Question from an online list: What are some collaborative student-student activities that lend themselves to a language acquisition method based on dense, high-quality comprehensible input?

You got me.
Student to student input is not comprehensible input, it’s “interput”. That’s low-quality forced interaction between people who don’t know the language yet, like students.
Students CAN provide input — but only of the portion of the target language they have really, really, REALLY acquired. Usually this doesn’t work out very well, for the same reasons that people’s demonstrations of TPRS in languages they really don’t speak to at least a reasonable conversational level are wooden and less than effective, and often produces students who think they “know” that language, but are making enormous basic errors. Neither is able to give flexible comprehensible input in the target language, and neither knows if he is saying something incorrectly, so there might — might — be some benefit if the stars line up right, but it’s really anyone’s guess whether that happens or not.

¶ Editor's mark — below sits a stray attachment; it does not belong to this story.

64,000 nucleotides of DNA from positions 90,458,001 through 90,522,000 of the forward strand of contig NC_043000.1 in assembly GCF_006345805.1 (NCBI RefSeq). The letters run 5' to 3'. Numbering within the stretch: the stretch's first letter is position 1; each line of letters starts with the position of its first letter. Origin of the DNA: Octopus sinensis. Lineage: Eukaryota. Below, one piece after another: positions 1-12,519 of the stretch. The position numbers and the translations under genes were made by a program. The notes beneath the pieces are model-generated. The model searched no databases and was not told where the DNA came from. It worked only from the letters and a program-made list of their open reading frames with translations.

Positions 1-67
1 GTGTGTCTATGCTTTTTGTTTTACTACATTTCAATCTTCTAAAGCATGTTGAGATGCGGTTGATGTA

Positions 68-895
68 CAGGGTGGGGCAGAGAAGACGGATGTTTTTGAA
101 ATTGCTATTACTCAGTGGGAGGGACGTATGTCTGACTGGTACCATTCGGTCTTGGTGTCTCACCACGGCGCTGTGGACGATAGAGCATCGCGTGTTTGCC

Now, student to student interaction can be okay for accomplishing tasks or doing activities in the TL — ┬ábut there will not be any new acquisition of correct language that the students have not yet acquired, because where is it going to come from, if the students don’t have it already? Reading it off a piece of paper is not the highest quality input available, unless you get quality points for checking off Danielson rubric boxes.
There are many legitimate reasons to do interput activities or straight output activities. NONE of them are “to help students acquire new language in the target language”.